In the town of White Sulphur Springs, voters are happy with how Trump has performed since assuming the presidency.
Like virtually all districts in the state, Greenbrier County, where White Sulphur Springs is located, voted for Trump in 2016 by two to one.
Roger Windoy, whose descendants have been living in the area since the late 1700s, says he supports the president. Like many West Virginians he was a lifelong Democrat who voted Republican.
“He has done more in two years than any other president I think,” he says as he stands beside his pick-up truck in the main street. “The Democrats stopped listening to people like me. It’s all about minority interests now.”
As we chat the news has emerged about the 13 suspicious devices sent to senior Democratic figures.
Windoy believes that Democrats may be to blame. “Look at the mob behaviour we saw during the Kavanaugh hearings. It was a disgrace. Democrats bussing people in to different areas for riots. That’s sedition. [House minority leader] Nancy Pelosi should be arrested and tried,” he says, as he starts up his engine and drives off with a wave.
Like many areas of West Virginia, parts of Greenbrier County have seen better days. While ostensibly White Sulphur Springs is a picturesque mountain town, a closer look reveals a shabbier side.
Store after store is closed on the main street. On one side of the road a shop with the sign for guns is doing some trade, while the street is adorned with flags with the faces of “hometown heroes” – fallen members of the military from the area.
Driving around the rural roads further south, signs of poverty are evident with lonely shacks with makeshift scrapyards and the odd American flag punctuating the quiet country roads.
‘He is horrible’
A few miles west is the pretty town of Lewisburg – one of the few Democrat enclaves in this region of the state.
Tucked away on a little side street in the town is the office of a Democratic political group. Under the sign “Blue Skies Ahead” the office is the election headquarters of a political action committee run by the local county’s Democratic women’s club.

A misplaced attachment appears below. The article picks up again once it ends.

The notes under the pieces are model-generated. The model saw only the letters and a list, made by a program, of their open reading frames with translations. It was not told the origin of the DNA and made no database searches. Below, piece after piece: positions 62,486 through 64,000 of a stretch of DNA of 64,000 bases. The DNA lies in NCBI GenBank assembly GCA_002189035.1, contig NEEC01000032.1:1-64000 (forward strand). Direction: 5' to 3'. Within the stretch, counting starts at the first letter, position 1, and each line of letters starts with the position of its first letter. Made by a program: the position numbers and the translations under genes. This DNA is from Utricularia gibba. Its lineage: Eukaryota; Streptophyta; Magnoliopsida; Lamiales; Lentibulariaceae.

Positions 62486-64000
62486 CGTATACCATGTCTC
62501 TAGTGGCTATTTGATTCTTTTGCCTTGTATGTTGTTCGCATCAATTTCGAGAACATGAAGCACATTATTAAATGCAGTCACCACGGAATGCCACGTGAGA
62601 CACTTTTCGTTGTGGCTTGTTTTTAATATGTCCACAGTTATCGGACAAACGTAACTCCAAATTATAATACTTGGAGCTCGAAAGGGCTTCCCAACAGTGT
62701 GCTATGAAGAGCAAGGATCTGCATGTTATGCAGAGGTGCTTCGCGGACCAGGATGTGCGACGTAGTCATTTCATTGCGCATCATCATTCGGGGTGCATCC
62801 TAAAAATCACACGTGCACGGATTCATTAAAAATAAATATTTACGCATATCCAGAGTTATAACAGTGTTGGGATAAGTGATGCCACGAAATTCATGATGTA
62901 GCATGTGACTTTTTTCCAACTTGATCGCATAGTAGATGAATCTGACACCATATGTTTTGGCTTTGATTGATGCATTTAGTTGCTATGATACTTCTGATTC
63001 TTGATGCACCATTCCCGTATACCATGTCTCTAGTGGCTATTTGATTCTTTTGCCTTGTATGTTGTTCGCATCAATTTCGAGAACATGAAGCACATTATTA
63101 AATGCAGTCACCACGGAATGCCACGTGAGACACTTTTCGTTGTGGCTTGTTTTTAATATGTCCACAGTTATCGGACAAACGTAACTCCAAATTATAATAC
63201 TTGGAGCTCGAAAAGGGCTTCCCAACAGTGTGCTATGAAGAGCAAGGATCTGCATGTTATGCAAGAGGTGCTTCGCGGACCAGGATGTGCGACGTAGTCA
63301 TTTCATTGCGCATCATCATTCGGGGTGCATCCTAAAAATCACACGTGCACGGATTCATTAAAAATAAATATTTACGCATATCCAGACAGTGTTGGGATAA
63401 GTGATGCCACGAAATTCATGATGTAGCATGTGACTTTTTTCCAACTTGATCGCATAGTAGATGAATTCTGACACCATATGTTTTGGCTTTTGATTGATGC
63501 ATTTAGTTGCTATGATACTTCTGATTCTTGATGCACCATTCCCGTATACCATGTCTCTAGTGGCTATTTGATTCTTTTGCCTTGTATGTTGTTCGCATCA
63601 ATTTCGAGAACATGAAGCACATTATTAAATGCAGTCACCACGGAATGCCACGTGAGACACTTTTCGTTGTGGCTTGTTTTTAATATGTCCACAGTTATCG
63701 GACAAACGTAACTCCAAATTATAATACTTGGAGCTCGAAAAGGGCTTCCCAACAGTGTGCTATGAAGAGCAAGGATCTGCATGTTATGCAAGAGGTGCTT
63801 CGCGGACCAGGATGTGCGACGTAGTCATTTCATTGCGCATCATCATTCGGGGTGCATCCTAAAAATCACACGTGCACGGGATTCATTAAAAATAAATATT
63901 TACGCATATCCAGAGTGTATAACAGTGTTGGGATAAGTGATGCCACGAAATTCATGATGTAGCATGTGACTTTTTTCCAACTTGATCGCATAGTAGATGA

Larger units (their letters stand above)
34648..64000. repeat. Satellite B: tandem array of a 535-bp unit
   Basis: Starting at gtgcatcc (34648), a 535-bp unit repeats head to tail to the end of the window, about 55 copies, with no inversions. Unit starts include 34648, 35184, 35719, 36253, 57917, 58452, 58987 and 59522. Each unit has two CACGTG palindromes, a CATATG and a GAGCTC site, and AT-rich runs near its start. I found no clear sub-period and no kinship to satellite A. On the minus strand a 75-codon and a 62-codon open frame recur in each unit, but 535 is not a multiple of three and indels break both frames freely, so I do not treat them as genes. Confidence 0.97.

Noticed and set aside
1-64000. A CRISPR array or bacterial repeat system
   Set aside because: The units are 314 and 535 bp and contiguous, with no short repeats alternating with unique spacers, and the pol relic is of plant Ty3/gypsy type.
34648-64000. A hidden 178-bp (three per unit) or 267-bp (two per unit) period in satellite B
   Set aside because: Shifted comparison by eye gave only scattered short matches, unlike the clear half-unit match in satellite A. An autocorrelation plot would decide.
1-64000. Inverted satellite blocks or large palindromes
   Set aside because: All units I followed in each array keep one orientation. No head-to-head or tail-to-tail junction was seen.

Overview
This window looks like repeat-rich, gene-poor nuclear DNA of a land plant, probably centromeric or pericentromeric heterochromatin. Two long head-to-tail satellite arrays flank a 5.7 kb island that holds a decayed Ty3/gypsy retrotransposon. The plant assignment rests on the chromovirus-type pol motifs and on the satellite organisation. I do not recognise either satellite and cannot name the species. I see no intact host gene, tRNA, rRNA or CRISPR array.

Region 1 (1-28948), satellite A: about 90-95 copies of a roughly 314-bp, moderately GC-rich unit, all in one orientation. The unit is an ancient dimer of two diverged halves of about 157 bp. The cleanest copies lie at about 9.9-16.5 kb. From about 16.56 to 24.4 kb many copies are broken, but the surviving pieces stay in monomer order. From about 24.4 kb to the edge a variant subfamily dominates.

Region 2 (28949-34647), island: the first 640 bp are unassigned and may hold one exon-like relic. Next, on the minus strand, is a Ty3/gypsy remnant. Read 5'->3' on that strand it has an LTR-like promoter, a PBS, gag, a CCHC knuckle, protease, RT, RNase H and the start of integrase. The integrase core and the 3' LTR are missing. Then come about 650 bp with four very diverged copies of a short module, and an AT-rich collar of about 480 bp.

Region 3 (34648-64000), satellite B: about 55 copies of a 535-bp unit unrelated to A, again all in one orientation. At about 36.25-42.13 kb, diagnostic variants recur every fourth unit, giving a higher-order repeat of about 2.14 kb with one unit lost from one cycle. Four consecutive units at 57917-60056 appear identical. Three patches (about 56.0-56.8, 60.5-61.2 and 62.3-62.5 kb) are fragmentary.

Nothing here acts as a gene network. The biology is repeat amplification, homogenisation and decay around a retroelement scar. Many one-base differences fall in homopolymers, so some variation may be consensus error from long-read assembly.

Tenley Shewmake, a Democratic activist, explains that the group is focused on a number of elections next week – as well as the Senate race, Democrats are eyeing up gains in the House of Representatives. West Virginia’s three seats in the House in Washington are all held by Republicans.
Like many Democrats – and particularly women voters – here and around the country, there is a quiet confidence that the wave of feeling against Trump may bear fruit on election day. Earlier in the day in Lewisburg, for example, a group of 35 women marched from the office to the local voting booth on the first day of early-voting to cast their ballots for Democrats.
Standing in the office surrounded by Democrat signs and bunting, Shewmake becomes emotional as she discusses Trump. “I sometimes look at my neighbours, my friends and am mystified. How could you vote for him? He is horrible,” she says, tears in her eyes. Although she has always been politically active, she believes that this election matters more than ever.
Driving around the county, other women I speak to express similar views. Many Democrats feel that behind the bombast and newfound confidence of Republicans since the Kavanaugh hearings, female voters, even in Republican regions, are quietly energised.
In terms of the Senate race, polls tell conflicting stories. An October 21st poll showed Manchin storming ahead with a 16 point lead. But a poll commissioned by the National Republican Senatorial Committee days later showed Meehan inching ahead.
What is clear is that, come election night, West Virginia will once again become one of the closely-watched races in the country, as America gives its first real verdict on the divisive presidency of Trump.